Place Francis’s story into your modern life. Think of the material goods we have. Is it not true that once we obtain an object that it might mean we accumulate other objects to go along with that object and/or the debt of the object(s) indicating the longer, we may have to work, taking us away from our family. Yet honestly, what’s more, important to us; those goods we’re working for or our family?

The Challenge

My challenge for all of us is to refocus our lives on those things which are meaningful to us. Then examine what our priorities are now. If my priorities are causing me stress and defocusing me from my priorities, then what changes in my life do I need to make to realign my priorities and my life? 

So that’s my challenge for us during this holiday season, to change your perspective so that your priorities in life match your actions such that you find hope and enjoy peace this holiday season.

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An Expert Life Coach Shares Successful Ways to Change Perspective

change perspective

Many of us are negatively bothered by the small annoyances in life. Expert life coach Chris Shea shares his successful way to change perspective and live happier.

It’s usually not the big things that affect us as much as the accumulation of these daily small annoyances. We find ourselves lashing out in anger or snapping at others for what they may feel is a small matter, but you are really lashing out not over that issue specifically, rather you are reacting to an accumulation of small issues.

When my clients complain about issues in their life, regardless of my opinion, I try to refrain from labeling it “the small stuff”. If something is bothering someone I don’t want to say “small stuff” as that negates what they’re feeling. Although, I hope to get them to a point when someday in the future they can recognize the current issue was something small and can be now laughed at.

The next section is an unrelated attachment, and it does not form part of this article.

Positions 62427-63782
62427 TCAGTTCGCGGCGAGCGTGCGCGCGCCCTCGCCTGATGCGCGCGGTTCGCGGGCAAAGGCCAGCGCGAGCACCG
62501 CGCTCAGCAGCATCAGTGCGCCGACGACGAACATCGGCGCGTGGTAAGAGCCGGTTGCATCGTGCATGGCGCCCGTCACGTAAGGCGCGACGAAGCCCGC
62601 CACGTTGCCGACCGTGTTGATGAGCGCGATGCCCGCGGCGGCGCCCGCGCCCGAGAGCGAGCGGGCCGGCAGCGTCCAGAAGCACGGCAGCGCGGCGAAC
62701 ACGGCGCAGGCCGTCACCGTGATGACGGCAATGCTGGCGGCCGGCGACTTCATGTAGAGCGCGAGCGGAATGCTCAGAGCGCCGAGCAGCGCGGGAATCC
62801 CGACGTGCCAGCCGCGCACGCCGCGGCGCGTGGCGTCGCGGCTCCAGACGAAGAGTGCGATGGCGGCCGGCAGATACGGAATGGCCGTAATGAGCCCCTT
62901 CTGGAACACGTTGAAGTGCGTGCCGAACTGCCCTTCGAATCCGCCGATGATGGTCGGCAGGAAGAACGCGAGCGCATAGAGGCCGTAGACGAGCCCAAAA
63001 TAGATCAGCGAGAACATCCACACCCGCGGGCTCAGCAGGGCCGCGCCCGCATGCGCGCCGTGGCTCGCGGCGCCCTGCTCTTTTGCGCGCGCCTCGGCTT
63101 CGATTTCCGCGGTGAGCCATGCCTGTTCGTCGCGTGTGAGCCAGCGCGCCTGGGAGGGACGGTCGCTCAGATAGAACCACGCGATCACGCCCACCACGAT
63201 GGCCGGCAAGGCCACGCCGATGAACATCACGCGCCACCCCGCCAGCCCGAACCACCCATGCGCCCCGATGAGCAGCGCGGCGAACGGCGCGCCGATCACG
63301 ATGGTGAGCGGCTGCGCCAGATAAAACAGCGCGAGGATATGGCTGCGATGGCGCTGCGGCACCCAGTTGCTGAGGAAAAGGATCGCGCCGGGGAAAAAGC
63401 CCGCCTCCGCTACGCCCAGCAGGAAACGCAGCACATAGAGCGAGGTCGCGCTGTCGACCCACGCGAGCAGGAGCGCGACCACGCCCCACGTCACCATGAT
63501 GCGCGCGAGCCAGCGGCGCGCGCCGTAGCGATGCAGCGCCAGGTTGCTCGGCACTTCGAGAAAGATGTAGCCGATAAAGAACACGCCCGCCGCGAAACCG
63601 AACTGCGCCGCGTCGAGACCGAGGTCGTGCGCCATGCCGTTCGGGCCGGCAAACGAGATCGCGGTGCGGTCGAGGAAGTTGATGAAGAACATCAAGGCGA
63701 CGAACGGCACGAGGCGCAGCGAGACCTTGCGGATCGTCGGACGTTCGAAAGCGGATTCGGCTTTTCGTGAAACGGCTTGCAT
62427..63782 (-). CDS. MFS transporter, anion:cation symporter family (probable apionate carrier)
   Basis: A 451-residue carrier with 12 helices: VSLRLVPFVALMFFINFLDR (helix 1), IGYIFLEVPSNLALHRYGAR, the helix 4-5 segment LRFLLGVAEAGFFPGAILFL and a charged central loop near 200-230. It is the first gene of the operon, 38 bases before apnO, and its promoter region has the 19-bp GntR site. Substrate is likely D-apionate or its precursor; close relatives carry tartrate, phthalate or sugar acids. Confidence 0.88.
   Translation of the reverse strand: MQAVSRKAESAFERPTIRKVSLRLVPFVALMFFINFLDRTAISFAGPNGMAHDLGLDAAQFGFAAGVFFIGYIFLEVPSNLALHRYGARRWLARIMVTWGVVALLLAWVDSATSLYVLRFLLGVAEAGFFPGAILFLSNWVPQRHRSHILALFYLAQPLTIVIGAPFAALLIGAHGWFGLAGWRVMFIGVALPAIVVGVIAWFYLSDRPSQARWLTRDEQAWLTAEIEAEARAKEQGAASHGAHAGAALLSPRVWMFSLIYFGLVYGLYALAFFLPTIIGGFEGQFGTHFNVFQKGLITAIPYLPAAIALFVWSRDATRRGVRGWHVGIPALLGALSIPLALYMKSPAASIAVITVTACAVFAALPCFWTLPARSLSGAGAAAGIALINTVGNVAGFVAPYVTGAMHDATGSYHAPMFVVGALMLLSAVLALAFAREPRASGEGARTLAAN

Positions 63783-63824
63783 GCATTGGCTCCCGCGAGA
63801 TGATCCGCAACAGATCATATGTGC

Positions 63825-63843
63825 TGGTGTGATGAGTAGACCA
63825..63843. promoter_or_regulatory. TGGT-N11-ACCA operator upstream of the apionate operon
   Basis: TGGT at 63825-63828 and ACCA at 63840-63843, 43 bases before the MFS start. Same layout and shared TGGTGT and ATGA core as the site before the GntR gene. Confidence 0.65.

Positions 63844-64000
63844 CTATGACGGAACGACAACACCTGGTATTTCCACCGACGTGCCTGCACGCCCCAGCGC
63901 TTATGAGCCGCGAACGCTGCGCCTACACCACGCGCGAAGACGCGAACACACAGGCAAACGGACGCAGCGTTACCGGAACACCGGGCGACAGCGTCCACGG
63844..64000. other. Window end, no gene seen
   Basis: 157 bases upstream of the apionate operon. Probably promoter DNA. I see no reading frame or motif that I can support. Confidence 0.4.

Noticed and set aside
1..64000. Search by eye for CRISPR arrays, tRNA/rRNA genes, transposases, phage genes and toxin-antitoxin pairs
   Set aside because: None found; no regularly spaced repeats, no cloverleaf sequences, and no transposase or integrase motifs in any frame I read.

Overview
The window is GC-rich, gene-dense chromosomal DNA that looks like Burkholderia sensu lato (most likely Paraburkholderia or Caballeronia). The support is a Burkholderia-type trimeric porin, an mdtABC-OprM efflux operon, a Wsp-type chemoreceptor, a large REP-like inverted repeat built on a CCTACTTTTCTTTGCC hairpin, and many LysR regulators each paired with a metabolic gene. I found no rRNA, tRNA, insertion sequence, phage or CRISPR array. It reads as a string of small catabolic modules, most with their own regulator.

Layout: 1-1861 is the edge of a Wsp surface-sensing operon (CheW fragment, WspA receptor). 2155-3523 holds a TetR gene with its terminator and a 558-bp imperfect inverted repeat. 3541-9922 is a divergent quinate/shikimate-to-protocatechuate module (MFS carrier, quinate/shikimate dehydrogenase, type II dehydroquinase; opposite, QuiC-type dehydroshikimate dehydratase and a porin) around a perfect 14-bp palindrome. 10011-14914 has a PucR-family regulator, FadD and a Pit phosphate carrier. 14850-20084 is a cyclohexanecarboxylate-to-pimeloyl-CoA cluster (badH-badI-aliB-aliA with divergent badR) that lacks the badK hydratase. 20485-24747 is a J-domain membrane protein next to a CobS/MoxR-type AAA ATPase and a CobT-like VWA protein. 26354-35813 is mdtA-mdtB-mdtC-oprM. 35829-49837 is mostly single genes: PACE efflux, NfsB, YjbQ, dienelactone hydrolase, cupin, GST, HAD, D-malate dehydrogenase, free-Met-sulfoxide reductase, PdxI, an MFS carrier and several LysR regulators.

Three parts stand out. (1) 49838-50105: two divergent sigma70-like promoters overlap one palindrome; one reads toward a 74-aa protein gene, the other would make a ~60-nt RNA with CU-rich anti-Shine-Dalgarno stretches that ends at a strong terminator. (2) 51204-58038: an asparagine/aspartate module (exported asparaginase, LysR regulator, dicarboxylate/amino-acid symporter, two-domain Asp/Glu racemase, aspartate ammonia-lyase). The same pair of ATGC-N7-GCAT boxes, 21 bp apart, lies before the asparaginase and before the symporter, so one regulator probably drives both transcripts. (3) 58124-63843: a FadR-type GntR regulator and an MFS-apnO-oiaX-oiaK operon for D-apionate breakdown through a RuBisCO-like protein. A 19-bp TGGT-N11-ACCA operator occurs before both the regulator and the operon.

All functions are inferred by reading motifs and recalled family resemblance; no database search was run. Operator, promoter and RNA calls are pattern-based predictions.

To get to that point of laughing at ourselves over the small stuff one of the questions that I’ll ask my clients is, “in the scope of everything going on in your life and in the world right now, where does this fit?” The question is an attempt to change perspective and put into focus that which is truly important in life.

When we get mentally stuck focused on what is truly a small matter, we need to divert our attention to refocus on something else. Eventually, you’ll forget what you were previously focused on. This helps to reframe our perspective. It’s like a laser pen for cats, keeping their attention focused on a point, not on anything else. We, as humans, act and react the same way a cat does with the laser pointer.

I’ve spent over 20 years working with people suffering from addictions to later work on their recovery while learning how to cope with cravings for their drug of choice. One of the complaints I frequently hear from my former clients is about their sponsor/mentor in guiding them through a craving. They complain to me that when they would be having a craving they would call their sponsor and say “I’m having a craving” and the sponsor would reply “hey did you watch the game last night?”